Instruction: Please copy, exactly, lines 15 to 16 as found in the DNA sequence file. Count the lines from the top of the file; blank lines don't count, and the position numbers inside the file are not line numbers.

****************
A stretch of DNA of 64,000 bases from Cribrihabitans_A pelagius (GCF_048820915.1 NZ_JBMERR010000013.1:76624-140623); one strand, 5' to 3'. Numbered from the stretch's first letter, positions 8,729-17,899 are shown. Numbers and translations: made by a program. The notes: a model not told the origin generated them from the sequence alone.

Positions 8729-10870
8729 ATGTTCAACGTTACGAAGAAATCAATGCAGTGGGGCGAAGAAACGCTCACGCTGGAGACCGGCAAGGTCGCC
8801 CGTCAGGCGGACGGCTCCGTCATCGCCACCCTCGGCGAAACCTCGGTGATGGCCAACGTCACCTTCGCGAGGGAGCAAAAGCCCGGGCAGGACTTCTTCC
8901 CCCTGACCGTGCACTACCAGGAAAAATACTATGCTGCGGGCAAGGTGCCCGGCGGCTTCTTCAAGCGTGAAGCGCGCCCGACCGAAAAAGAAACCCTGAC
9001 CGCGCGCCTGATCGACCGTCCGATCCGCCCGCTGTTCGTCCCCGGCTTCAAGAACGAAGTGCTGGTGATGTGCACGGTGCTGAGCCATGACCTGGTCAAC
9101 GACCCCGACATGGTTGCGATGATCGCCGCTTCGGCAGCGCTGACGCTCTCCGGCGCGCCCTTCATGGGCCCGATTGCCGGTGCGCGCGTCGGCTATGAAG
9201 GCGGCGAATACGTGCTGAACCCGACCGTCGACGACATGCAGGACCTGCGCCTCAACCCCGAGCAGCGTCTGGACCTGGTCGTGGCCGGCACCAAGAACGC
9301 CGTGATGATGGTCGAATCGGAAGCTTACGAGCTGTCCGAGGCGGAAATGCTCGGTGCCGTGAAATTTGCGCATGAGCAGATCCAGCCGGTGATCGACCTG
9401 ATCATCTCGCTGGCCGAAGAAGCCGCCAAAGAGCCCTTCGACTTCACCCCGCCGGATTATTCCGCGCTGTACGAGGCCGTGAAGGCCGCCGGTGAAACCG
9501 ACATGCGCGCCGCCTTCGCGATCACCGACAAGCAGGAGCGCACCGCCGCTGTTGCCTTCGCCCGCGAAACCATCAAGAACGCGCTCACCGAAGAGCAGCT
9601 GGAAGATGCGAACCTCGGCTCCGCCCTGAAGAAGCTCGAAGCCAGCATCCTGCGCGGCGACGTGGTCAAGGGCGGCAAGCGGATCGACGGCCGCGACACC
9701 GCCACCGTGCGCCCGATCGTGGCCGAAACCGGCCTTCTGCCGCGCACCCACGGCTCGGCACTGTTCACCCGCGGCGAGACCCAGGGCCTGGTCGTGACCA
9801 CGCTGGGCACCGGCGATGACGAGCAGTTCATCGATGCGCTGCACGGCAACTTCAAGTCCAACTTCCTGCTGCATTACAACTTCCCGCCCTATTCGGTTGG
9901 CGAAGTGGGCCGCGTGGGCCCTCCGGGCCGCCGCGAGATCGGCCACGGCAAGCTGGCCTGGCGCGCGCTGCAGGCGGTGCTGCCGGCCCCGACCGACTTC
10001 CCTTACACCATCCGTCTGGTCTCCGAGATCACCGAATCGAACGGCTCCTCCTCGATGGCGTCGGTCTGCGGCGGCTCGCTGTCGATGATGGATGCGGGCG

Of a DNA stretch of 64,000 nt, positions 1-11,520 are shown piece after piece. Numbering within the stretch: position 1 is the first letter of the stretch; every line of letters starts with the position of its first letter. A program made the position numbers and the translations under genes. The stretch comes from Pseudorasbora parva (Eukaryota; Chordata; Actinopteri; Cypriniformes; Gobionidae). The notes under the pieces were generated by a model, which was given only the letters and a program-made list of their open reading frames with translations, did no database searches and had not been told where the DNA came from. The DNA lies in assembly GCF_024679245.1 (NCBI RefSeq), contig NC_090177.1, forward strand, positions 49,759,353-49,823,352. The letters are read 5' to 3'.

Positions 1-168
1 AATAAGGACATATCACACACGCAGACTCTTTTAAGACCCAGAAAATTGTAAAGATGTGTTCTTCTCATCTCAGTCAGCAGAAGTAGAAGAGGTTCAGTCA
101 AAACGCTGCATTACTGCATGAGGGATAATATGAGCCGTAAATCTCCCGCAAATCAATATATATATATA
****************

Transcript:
9901 CGAAGTGGGCCGCGTGGGCCCTCCGGGCCGCCGCGAGATCGGCCACGGCAAGCTGGCCTGGCGCGCGCTGCAGGCGGTGCTGCCGGCCCCGACCGACTTC
10001 CCTTACACCATCCGTCTGGTCTCCGAGATCACCGAATCGAACGGCTCCTCCTCGATGGCGTCGGTCTGCGGCGGCTCGCTGTCGATGATGGATGCGGGCG